What kind of thinking leads to people to support welfare? People complain that the “freedom to starve to death” is no freedom at all. What those people desire is the opposite, the “freedom to never starve to death” but that freedom that is not available to anyone. It is part of the nature of a living being that it must eat eventually or it’s life processes will fade out and come to a halt. The freedom that is possible, and which is often denied us, is the freedom to act in any way the individual desires to try to feed itself. Of course, success is not guaranteed, such a guarantee would amount to the same impossible freedom to never starve.

What is really being asked for here is the freedom “to never have been born”, for it is freedom from the imposition of having been born that the welfare claimant and their liberal supporters seek when they ask for freedom from their nature as a living thing. They ask for freedom from the need – shared by every animal – to feed itself.

I do believe there are some “lazy” welfare claimants who talk themselves out of work because it is simply not necessary for them. I don’t want to rag on them, where it is not the fault of systemic failures, their problem is essentially psychological. People allow themselves to stay in an unhealthy place, but that is an easy mistake to make. Objectivists call that category of mistake a moral failing – a failure to make good long term decisions – but it is mostly an individual failing and not of the same scale as what I want to discuss. What I have a genuine problem with is the political system set up to allow claimants – often with no controls, and often called an “entitlement” – to live at the expense of the rich.

In practice it is the middle class that pay the bulk of taxes and pay for all the welfare bills. Nick and Margaret are doing them a disservice by fronting the show as rich business people, but let’s not get distracted by that. The basic premise and is what I have a problem with: the premise that it is okay to take away wealth from the successful to give it to any claimant so that they can feed themselves. This gives the claimant freedom from starvation at the expense of the richer persons’ right to life, and to freedom of action. I think this is disastrous economically, creating the same unemployment it is supposed to fight – but I don’t actually have a massive problem with that either. That is an error of knowledge. The problem that really exercises me is that the right to life – to ownership, control and enjoyment of precious irreplaceable hours – is thwarted and lives taken away.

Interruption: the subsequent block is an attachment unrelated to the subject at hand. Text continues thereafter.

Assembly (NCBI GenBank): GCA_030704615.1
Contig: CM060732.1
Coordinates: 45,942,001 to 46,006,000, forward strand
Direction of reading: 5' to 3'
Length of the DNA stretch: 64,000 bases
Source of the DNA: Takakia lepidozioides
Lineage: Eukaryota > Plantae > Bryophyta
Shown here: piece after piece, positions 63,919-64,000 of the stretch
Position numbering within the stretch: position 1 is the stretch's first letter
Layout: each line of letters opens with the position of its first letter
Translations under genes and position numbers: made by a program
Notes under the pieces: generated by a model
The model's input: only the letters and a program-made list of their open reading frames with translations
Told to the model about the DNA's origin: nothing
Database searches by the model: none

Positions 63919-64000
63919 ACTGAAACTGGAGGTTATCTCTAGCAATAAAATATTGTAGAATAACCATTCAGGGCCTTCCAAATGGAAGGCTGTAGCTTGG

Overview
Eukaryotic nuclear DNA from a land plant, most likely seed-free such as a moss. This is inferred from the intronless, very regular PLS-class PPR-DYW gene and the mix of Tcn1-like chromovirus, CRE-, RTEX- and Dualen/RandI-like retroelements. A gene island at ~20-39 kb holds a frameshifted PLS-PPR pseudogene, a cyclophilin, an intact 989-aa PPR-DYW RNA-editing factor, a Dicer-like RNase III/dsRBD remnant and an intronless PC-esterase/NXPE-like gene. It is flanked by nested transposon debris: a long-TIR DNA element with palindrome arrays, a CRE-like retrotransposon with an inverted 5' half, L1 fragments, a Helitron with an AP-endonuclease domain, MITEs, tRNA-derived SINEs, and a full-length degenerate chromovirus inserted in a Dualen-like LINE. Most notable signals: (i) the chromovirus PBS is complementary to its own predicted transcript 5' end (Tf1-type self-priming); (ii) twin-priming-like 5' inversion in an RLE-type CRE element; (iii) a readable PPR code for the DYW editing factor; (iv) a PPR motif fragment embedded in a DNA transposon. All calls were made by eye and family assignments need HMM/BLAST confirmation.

On average, nearly half of all working days in the UK are taken away on this premise. Nobody gives those lives back to the tax payer. Mises proved this would not be possible, even if attempted. We work at the optimal time of day and dedicate “working days” to the pursuit of work. We call them “working days” for that reason; they are not days dedicated to any other purpose and for half of the time those dedicated days are diverted to deal with the essentially psychological problems of people we don’t have the time to go and meet. In this way what is taken is the very best of people’s time. Each working day is a day not spent at rest. Every working day is a day not spent with family, not spent pursuing the arts, not thinking about spiritual matters, nor trading – at the optimal time of day – with others in pursuit of these kinds of goal. It is the very best, most useful parts of somebody’s life that welfare recipients take away. Although the quantities are high, they are not important – it’s simply not okay to take away someone’s life, not even a little bit of it.